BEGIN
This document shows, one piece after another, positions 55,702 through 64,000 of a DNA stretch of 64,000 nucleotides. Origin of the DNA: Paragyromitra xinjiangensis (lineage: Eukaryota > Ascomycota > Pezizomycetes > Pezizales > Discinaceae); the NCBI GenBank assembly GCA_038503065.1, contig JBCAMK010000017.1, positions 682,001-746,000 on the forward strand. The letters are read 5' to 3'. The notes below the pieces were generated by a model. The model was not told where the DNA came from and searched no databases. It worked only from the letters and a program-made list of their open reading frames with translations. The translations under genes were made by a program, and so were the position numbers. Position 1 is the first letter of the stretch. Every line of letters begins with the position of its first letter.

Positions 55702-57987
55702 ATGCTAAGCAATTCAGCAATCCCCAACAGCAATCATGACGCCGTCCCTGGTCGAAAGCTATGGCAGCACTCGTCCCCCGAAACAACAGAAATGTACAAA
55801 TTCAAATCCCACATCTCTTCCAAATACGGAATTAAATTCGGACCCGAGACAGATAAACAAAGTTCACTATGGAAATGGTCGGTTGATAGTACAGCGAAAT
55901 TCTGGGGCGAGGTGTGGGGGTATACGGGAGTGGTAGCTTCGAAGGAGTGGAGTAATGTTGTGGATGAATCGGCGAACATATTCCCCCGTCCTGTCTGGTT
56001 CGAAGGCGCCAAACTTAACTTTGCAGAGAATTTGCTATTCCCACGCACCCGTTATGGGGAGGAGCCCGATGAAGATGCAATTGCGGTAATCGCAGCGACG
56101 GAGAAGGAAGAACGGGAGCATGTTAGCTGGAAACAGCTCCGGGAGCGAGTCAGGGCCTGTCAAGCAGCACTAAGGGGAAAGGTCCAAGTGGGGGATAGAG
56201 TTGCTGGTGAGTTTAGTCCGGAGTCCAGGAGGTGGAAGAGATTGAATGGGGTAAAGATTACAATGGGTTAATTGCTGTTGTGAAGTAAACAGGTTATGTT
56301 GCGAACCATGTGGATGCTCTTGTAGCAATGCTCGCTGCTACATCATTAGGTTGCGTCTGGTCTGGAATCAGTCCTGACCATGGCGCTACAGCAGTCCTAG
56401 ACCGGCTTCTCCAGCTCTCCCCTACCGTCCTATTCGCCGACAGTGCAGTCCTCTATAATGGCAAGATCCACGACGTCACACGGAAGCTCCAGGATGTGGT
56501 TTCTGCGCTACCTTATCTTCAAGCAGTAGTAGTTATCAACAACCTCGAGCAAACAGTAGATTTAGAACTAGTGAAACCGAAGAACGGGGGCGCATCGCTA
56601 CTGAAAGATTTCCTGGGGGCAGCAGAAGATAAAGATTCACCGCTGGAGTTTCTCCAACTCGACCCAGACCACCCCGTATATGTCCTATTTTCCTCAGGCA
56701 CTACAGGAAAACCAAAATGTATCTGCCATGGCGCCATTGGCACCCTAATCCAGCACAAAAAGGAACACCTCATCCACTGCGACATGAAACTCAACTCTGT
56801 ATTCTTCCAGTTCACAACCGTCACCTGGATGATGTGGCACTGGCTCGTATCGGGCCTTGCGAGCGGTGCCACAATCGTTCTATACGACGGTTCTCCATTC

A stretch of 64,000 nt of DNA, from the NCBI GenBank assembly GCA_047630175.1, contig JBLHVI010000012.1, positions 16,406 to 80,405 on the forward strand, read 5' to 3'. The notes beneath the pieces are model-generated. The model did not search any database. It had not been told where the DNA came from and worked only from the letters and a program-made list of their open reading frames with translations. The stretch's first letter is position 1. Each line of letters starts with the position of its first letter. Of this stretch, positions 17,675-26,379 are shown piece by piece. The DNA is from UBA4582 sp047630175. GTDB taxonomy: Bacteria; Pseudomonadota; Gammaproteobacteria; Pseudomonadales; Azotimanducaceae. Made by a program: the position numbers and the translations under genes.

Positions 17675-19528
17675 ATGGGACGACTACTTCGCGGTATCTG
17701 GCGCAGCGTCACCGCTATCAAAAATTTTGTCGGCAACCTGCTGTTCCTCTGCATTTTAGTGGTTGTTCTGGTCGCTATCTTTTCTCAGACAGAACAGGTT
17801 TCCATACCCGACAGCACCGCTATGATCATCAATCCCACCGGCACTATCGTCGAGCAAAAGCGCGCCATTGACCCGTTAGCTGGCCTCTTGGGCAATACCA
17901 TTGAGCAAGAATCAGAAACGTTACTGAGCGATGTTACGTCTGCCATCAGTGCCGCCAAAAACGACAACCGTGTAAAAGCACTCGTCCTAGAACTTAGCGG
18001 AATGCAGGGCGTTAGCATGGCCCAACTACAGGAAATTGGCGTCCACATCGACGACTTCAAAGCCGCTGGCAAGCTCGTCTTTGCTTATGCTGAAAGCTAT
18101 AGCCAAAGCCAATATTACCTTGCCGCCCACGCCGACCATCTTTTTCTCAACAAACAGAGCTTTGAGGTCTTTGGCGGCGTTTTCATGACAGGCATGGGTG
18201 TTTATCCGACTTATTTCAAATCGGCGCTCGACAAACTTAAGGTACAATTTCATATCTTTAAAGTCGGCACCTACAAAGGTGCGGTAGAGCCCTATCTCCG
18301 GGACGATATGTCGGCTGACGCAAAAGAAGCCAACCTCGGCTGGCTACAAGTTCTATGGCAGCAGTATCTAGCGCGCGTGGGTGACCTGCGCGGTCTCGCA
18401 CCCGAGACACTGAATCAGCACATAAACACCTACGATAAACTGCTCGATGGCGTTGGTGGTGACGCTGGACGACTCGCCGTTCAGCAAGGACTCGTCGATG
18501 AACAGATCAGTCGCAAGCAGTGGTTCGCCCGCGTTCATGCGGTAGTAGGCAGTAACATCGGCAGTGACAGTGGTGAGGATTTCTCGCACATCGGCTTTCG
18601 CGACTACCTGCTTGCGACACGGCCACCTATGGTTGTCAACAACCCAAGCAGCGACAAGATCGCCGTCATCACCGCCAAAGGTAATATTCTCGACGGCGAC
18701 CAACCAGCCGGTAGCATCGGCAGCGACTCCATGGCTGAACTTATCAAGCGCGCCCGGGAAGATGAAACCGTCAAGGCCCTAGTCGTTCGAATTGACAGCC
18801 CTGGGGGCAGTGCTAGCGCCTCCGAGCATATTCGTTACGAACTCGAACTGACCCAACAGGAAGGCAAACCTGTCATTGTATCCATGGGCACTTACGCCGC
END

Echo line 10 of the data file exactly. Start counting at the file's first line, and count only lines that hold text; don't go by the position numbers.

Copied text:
56401 ACCGGCTTCTCCAGCTCTCCCCTACCGTCCTATTCGCCGACAGTGCAGTCCTCTATAATGGCAAGATCCACGACGTCACACGGAAGCTCCAGGATGTGGT